Dr. Wigginton serves as Senior Vice President of Clinical Development at MacroGenics, Inc. and served as its senior vice president of clinical research since August 2013. He served as therapeutic area head of Immuno-Oncology, Early Clinical Research and executive director of Discovery Medicine-Clinical Oncology at Bristol-Myers Squibb (BMS), where he led the early clinical development of the BMS Immuno-Oncology portfolio including anti-PD-1 and anti-PD-L1.
Prior to joining BMS, Dr. Wigginton served as the director of clinical oncology at Merck Research Laboratories, where he led early and late-stage clinical development teams for small molecules and biologics. During his academic career, he held several positions at the National Cancer Institute Center for Cancer Research (NCI-CCR), including head of the Investigational Biologics Section, Pediatric Oncology Branch.
Dr. Wigginton served as president of the International Society for the Biological Therapy of Cancer (iSBTc), which is now the Society for Immunotherapy of Cancer (SITC). He is the author of more than 50 manuscripts and reviews and is the recipient of multiple awards for scientific accomplishment from sources including the NIH, NCI, USPHS, iSBTc, ISICR, Children's Cancer Foundation, Merck and BMS. He received his MD and a BS in Biology from the University of Michigan.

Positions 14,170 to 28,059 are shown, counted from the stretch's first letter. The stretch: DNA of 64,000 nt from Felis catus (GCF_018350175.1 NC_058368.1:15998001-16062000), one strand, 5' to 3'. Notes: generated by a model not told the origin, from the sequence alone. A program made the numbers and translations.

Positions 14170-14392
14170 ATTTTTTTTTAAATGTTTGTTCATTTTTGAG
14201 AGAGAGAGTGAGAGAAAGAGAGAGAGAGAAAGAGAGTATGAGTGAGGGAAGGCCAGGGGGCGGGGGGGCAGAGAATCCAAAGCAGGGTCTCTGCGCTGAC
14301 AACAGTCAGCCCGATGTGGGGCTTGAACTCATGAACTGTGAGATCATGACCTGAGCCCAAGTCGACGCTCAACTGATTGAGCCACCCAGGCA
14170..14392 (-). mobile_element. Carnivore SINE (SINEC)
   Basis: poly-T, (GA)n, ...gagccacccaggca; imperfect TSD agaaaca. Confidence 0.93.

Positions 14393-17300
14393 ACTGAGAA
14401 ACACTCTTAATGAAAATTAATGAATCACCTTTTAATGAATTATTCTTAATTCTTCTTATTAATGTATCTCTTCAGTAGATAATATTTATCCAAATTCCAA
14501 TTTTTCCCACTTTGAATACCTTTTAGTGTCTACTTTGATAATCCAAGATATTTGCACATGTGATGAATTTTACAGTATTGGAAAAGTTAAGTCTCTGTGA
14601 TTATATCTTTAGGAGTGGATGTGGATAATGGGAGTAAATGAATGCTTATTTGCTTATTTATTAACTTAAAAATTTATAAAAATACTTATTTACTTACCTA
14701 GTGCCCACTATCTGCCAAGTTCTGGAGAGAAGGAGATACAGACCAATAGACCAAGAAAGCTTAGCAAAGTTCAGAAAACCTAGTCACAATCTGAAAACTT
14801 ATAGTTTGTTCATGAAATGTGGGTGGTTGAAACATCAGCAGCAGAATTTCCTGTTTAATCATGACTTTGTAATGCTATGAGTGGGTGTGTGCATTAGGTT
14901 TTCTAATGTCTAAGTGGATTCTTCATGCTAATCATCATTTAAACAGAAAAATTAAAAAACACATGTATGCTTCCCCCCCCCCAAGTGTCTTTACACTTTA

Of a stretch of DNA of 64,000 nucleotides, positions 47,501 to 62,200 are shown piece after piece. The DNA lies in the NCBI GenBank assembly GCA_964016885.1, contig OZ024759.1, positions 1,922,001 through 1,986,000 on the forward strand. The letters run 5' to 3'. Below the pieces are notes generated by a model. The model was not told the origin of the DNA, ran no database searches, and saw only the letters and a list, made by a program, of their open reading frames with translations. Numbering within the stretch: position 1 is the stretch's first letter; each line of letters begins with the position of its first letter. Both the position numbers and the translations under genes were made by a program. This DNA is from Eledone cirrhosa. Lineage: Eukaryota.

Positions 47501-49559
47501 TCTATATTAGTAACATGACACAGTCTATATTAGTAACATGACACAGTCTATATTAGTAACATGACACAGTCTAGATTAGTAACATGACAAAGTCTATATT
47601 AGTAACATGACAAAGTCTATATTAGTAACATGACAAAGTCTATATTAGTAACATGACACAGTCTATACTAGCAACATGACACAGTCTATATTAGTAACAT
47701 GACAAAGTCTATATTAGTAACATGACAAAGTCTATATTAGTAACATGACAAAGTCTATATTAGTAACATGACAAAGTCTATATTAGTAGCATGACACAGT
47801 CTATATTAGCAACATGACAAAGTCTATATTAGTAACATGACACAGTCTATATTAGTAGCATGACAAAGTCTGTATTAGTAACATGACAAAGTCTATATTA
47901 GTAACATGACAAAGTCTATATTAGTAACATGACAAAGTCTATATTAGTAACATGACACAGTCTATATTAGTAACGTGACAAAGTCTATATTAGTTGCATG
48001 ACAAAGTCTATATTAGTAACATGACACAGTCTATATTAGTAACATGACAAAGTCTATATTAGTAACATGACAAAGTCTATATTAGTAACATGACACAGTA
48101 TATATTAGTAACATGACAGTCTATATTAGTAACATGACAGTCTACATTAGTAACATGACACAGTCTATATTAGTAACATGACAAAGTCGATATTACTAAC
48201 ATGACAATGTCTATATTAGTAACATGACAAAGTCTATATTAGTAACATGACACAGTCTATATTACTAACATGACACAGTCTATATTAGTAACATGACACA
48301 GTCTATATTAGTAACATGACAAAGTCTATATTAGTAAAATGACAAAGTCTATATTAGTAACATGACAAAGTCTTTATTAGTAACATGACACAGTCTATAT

Dr. Batra has more than 30 years of international experience in academic medicine, scientific research, medical management, clinical trials and regulatory policy. He holds an MD from Delhi University, India and received general surgery training in the United Kingdom and is a Fellow of the Royal College of Surgeons, Glasgow, Scotland.
Dr. Batra received training in urology and neuro-urology training at UPENN, UCSF and Temple Universities in the US. He is a board certified urologist and a Fellow of the American College of Surgeons. He earned an MBA from Binghampton University, New York.
A Division Director of Clinical Evaluations and Pharmacology Toxicology at OCTGT, CBER, he was part of the Federal Drug Administration (FDA) that regulated cancer vaccines, immunotherapies, stem cell therapies, and gene therapies. Prior to that he was adjunct professor and division director of neuro-urology, female and reconstructive urology at SUNY, Syracuse.